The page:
Newspaper Page Text
THE REPUBLIC: SATURDAY, OCTOBER 24.
EVERY DAY untU Novem
ber 30th, inclusive. Colonist
rates to all principal points
in that state from
St. Louis $30.00
Three Through Trains Dally.
Shortest route. Fastest time.
Smoothest roadbed. Tourist
Sleeping Cars a Specialty.
903 OLIVE ST., ST. LOUIS, MO.
J. H. LOTHROP, Gentral Agent
OUR PATTERN DEPARTMENT
All Patterns 10 Cents All Patterns
Child's Apron. No. S107 Partly worn
"best frocks' often do service for several
months at school It covered by dainty
little aprons, which should be scrupu
lously clean at all times.
4. 6. S and 10 Tears
The illustration shows a simple but
stylish apron that almost covers the dres
over which It Is worn. The full skirt is
nattered and attached to the lower edge
of a shallow yoke, the fullness being ar
ranged near the center and a plain effect
maintained under the arms.
The garment closes in the center Dacic
with email pearl buttons, and a deep hem
is stitched at the edge. Round shoulder
caps are attached to the yoke back and
front, extending over the 6houlders In a
The edges are finished with Valen
ciennes lace, and bands of lace Insertion
are run through with black velvet ribbons
that terminate In tiny bows.
Aprons in this stylo arc made of lawn,
dimity, damask and dotted Swiss, with
lace, embroidery and ribbons' for trim
ming. To make the apron for a child of t
years will require two and one-half yards
of material 3S Inches wide. The pattern.
No. 9107. Is cut In sizes for children of 4.
6, 8 and 10 years.
Ladles' Seventeen-Gorcd Corset Skirt,
No. S117 Corset coats arrived so late In
the spring that they did not have as Ions
a run as was expected. They have re
turned this fall and are worn as separate
garments; or, accompanied by skirts of
the ramo fabric, make smart suits for
9JI7-LADIES, SEVENTEEN GORED
El. 26, 2S and SO inch fraiit.
Ths Illustration shows a new corset
skirt, which Is Intended to be worn with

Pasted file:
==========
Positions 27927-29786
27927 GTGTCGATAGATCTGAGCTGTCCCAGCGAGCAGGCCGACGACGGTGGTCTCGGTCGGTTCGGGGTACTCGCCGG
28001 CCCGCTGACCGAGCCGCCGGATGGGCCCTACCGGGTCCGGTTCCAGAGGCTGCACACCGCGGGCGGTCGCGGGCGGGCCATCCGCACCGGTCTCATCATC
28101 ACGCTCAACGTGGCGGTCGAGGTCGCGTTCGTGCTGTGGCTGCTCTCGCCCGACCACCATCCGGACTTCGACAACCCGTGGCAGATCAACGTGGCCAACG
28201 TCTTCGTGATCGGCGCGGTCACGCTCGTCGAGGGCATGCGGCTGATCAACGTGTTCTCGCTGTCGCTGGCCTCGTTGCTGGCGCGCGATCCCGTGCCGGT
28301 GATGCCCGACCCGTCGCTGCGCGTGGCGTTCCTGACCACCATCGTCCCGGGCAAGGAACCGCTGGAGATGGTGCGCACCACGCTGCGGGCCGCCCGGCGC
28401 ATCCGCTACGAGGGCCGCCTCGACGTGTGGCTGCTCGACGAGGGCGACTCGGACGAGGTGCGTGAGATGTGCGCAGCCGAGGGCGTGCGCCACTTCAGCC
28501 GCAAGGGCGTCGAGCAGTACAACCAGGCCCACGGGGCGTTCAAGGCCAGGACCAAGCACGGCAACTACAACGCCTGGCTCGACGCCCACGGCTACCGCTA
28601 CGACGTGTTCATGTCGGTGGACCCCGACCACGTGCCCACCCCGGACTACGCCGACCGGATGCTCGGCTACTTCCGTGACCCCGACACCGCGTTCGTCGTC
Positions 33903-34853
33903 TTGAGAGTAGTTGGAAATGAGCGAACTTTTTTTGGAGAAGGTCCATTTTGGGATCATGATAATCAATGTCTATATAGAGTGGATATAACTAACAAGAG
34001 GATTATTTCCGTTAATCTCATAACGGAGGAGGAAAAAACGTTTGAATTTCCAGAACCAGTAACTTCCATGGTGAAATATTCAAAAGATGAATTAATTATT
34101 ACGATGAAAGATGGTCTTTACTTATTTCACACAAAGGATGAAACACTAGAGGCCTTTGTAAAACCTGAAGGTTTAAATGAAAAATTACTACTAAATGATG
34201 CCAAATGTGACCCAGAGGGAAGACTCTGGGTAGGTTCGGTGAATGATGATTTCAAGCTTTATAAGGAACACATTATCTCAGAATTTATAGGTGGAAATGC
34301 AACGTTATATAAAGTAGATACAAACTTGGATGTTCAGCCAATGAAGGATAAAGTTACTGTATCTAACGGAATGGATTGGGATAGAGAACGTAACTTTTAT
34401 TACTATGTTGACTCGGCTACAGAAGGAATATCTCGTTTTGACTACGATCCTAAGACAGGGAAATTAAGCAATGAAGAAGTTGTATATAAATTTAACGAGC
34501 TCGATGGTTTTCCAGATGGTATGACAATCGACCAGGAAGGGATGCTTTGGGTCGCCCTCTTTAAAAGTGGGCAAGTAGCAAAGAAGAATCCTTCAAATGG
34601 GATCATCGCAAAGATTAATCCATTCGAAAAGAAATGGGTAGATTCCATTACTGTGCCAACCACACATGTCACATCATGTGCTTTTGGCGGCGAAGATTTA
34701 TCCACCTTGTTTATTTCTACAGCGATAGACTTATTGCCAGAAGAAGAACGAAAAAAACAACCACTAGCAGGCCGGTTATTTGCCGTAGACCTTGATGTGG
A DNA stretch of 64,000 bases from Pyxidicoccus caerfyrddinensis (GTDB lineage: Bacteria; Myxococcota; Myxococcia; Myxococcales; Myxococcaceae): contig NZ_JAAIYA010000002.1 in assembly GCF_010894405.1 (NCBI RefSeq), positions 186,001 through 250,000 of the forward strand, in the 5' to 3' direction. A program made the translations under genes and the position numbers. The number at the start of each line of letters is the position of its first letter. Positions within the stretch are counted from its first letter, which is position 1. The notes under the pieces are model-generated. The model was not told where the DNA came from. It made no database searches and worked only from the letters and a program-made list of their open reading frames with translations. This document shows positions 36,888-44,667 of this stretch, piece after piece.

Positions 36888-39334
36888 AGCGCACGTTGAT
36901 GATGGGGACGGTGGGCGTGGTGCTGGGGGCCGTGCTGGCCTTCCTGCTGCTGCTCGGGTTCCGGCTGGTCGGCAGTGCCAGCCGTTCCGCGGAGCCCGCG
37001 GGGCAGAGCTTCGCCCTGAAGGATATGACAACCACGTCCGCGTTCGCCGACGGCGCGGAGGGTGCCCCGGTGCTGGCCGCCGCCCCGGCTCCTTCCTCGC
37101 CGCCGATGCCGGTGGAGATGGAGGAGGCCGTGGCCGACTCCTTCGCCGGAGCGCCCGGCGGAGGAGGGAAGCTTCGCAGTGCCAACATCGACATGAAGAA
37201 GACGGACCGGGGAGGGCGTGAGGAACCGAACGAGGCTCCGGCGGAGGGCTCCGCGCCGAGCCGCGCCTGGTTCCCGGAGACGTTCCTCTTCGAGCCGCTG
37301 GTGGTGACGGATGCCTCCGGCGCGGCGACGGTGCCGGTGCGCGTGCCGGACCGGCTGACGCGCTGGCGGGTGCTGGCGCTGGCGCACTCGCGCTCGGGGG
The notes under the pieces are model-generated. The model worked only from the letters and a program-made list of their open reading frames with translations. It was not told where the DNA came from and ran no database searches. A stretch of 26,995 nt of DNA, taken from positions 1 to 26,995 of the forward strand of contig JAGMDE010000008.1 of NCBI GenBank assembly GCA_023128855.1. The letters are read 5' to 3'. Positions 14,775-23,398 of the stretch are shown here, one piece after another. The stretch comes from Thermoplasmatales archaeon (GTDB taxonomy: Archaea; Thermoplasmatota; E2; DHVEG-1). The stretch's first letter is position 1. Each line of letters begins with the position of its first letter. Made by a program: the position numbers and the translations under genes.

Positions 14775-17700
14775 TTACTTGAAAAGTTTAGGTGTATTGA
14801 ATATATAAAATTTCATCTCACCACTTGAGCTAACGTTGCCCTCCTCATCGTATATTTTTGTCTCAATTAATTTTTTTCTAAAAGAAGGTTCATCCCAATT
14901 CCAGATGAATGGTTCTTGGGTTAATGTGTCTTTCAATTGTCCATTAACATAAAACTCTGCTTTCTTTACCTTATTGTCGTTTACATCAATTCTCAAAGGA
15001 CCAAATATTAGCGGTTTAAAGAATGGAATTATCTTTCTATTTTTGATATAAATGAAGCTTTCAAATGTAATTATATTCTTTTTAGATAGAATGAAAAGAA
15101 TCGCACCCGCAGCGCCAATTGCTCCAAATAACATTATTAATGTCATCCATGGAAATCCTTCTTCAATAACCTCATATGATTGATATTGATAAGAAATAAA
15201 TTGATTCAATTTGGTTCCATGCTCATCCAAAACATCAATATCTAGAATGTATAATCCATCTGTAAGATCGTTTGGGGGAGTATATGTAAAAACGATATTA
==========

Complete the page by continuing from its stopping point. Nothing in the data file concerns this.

these Jackets. It is shaped with seven
teen narrow cores and fitted close to the
figure from belt to knee. Below the knee
each gore flares stylishly, and the skirt
has a sweep at the lower edge not unlike
that of the Illy skirt worn several seasons
Straps of self-fabric are stitched on the
seams and others form a foot trimming.
The skirt closes Invisibly at the center
back under one of the straps. It fits
smoothly around the waist and hips with
If a "round" or walking length is de
sired, the pattern provides perforations
for the correct shaping. If the coat which
accompanies the corset skirt is not
trapped, the seams may be finished with
two rows cf machine stitching Instead.
Skirts In this style are made of covert,
ladles' cloth, melton, tweed or cheviot.
When camel's-halr or zlbellne Is used, a
stylish effect la produced by having the
straps of satin-faced cloth.
To make the skirt In the medium size
will require six and three-quarter yards of
material 41 Inches wide. The pattern. No.
8117. Is cut In sizes for a U. 26. 2S and
to inch waist measure.
The Republic's Order Blank for
Be sure and fill In your correct post
Send 10 cents (one sliver dime) to The
Republic Pattern Department, Republic
building, for EACH pattern ordered
and Inclose this blank, properly filled
out with your name, address and waist
measure or age for each pattern or
dered. No. SW7. Child's Apron. Price 10 cents.
No. JU.7. Ladles' Skirt. Price 1 cents.
Waist measure Inches.
Street and No .State..
LADIES! S5Q0 REWARD
sspprsssiou, any w a paiboiocr, . sny montiuy leg.
rail, to r.Uer.1 sat., buulm; man. bow lens p
towt St. USSI sua, !.. tt swrVsrs, Ckluo.
e INDICTMENTS HAPPENINGS IN EAST SIDE CITIES AND TOWNS
AbAIIKk I UtHHKh. DncHED TRAIN RUNS
f 111 wmymTm p s v 1 1 Tm
William L. Leftwicli Is Jlade
Joint Defendant on Con
FORMER BILLS DISMISSED.
McDermott, IJavdcn and Owen
Under Indictment for Alleged
Embezzlement From De
funct Grain Concern.
With its first partial report yeterday
the October Grand Jury returned new
indictments against Hugh C Dennis, pres
ident cf the r.lalto Grain and Securities
Company, and charged William L Left-
wlch In a Joint indictment with Dennis
with conspiracy to defraud.
Leftwlch was, until several months ago.
vice president of the Rlalto Grain and
Coincidental with the return of the
Grand Jury's Indictments against Denn's
and Leftwlch. Prosecuting Attorney Will
lams. In the Court or Criminal Correc
tion, entered a nolle prosequi In the case
of Dennis and Attorney Thomas B. Har
lan, who were Indicted by the June Grand
Jury on a chargo of conspiracy to de
fraud. Three of the Indictments against Den
nis charge him with maintaining a bucket
shrp. It Is understood that they will re
place tLo ones returned against him by
the June Grand Jury. The old Indict
ments against Dennis have been vigorous
ly attacked by his attorney, and It was
regarded as advisable to find new and
Both Leftwlch and Dennis gave bonds
Immediately. Ball mi fired at S3CO In
each case. Chris Schawacker signed the
Dennis bond. Former Untenant Governor
Charles P. Johnson Is surety on Leftwlch's
The Grand Jnry also returned Indict
ments against Thll A. McDermott. L. T.
Owen and Charles E. Hayden. charging
them with having embzzled $8,074 from
the Southern- Stock and Grain Company,
with which they were connected. The